Personne :
Rouleau, Nancie

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Rouleau
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Nancie
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Université Laval. École de psychologie
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Identifiant Canadiana
ncf11856244
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Résultats de recherche

Voici les éléments 1 - 3 sur 3
  • Publication
    Accès libre
    Sleep, attention, and executive functioning in children with Attention-Deficit/Hyperactivity Disorder
    (Oxford University Press, 2013-08-08) Morin, Charles M.; Rouleau, Nancie; Moreau, Vincent
    The objective of this study was to investigate potential relationships between two measures of sleep impairments (i.e., sleep duration and sleep efficiency [SE]) and attention and executive functioning in children with attention-deficit/hyperactivity disorder (ADHD). Parents of 43 children (mean age = 10 ± 1.8 years) with ADHD completed sleep and behavioral questionnaires. Children also wore a wrist actigraph for seven nights and were subsequently assessed with the Conners' continuous performance test (CPT)-2. A significant relationship was found between lower SE and increased variability in reaction time on the CPT. Shorter sleep duration was associated with a range of executive functioning problems as reported by the parents. The relationships between sleep duration and the executive functioning measures held even after controlling for age, gender, and use of medication, but not the relationships with SE. These results suggest that sleep quantity is an important correlate of executive functioning in children with ADHD.
  • Publication
    Restreint
    Cognitive structure from childhood to adulthood in kindreds densely affected by schizophrenia and bipolar disorder
    (Elsevier Ltd., 2015-07-23) Mérette, Chantal; Jomphe, Valérie; Moreau, Isabel; Gilbert, Elsa; Paccalet, Thomas; Roy, Marc-André; Rouleau, Nancie; Cellard, Caroline; Maziade, Michel
    The developmental aspects of cognitive structures from childhood until adulthood and across different levels of risk for psychopathology have been little studied. The aim of the current study was to explore the cognitive factorial structure in subsamples from highly familial and densely affected kindreds of schizophrenia and bipolar disorder – i.e. affected adult members, non-affected adult members and high-risk youth. The same neuropsychological battery was administered in a sample of 480 participants: schizophrenia and bipolar patients (n=51), young high-risk offspring (n=61), non-affected adult relatives of patients (n=96), and controls (n=272). Exploratory Factorial Analysis was performed in the control sample and yielded a 5-factor solution: verbal comprehension, processing speed/working memory, visual learning and memory, verbal learning and memory, reasoning and problem solving. Confirmatory factor analysis indicated that the hierarchical 5-factor solution was well suited for the young high-risk offspring, the non-affected adult relatives of patient and the patients. A hierarchical model with a “g” factor was a good fit for all subsamples. These results suggest that cognitive impairments may aggregate in highly familial individuals.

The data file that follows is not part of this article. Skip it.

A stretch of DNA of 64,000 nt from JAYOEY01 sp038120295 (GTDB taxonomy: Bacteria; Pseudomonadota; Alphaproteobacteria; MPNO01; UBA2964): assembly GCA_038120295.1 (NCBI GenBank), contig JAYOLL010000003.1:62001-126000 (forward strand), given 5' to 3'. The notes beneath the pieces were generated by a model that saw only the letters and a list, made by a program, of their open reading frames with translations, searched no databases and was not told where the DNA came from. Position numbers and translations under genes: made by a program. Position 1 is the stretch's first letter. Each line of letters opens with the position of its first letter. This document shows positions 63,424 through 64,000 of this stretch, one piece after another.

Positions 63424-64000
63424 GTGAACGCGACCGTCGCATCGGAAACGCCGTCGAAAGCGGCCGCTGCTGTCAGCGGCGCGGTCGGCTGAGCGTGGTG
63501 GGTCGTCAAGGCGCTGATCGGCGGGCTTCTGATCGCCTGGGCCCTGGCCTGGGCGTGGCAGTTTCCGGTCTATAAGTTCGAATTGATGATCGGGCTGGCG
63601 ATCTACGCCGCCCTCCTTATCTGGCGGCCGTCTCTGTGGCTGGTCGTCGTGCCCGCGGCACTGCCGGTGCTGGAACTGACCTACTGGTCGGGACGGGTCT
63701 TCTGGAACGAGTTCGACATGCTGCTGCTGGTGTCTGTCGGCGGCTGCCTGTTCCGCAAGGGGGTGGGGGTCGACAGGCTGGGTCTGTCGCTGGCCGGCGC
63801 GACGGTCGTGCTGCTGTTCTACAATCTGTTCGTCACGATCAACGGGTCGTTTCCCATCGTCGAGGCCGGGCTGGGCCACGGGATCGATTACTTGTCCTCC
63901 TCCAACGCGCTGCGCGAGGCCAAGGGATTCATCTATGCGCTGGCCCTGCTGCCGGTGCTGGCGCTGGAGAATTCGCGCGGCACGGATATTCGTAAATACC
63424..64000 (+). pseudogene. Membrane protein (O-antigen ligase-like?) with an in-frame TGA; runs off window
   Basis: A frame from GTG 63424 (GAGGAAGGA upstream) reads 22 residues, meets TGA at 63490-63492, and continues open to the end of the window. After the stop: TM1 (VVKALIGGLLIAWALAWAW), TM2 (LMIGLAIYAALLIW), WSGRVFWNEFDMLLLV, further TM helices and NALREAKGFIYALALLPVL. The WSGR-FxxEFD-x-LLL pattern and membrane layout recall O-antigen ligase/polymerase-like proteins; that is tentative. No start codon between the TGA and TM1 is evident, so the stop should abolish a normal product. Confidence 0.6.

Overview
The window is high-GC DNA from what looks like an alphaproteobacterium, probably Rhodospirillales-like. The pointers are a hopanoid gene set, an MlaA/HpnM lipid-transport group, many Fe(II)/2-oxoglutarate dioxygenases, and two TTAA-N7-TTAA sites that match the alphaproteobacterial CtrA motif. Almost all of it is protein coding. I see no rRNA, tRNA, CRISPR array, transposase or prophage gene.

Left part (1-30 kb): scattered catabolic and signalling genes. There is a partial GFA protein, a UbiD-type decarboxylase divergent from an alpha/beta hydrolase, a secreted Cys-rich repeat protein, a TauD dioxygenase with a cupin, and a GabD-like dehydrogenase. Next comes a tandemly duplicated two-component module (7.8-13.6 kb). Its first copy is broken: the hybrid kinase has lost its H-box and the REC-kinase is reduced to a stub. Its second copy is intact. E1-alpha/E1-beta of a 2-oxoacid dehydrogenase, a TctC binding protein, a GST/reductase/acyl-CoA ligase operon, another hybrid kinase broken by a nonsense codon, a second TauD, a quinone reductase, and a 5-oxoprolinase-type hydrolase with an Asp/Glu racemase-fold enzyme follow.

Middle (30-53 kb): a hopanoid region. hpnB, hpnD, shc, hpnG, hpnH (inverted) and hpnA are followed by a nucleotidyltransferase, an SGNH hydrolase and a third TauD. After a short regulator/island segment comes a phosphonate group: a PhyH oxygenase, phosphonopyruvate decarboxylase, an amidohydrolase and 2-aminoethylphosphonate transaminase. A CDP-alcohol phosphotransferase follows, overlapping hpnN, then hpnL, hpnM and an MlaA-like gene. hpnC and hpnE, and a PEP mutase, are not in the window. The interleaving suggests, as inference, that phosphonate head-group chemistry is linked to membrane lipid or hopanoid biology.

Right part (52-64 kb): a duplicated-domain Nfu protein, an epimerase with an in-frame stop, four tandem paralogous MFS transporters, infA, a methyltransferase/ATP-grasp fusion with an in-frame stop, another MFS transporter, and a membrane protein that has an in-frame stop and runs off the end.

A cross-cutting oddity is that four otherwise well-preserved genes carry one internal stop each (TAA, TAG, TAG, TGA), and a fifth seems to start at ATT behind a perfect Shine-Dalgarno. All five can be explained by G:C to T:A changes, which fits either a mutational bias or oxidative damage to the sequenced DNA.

• Publication
    Accès libre
    Sleep of children with attention deficit hyperactivity disorder : actigraphic and parental reports
    (Lawrence Erlbaum Associates, 2013-03-08) Morin, Charles M.; Rouleau, Nancie; Moreau, Vincent
    The objectives of this study were to characterize the sleep of children with attention deficit hyperactivity disorder (ADHD), using actigraphy and parental questionnaires, and examine the potentially moderating role of psychostimulant medication and psychiatric comorbidity. Children with ADHD significantly differed from controls on parental and actigraphic measures of sleep, with parental reports indicating more severe sleep disturbances, and actigraphic recordings of longer sleep onset latency, lower sleep efficiency, and lower total sleep time. Both medicated and unmedicated ADHD subgroups differed from the control group on sleep measures, but did not differ from each other. Only the subgroup with comorbid psychiatric symptoms differed from the control group on actigraphic measures. The presence of psychiatric comorbidity, but not psychostimulant medication use, was associated with more severe sleep disturbances. The main implication of these findings is that clinicians should systematically attend to sleep disturbances in children with ADHD, particularly when other psychiatric symptoms are also present.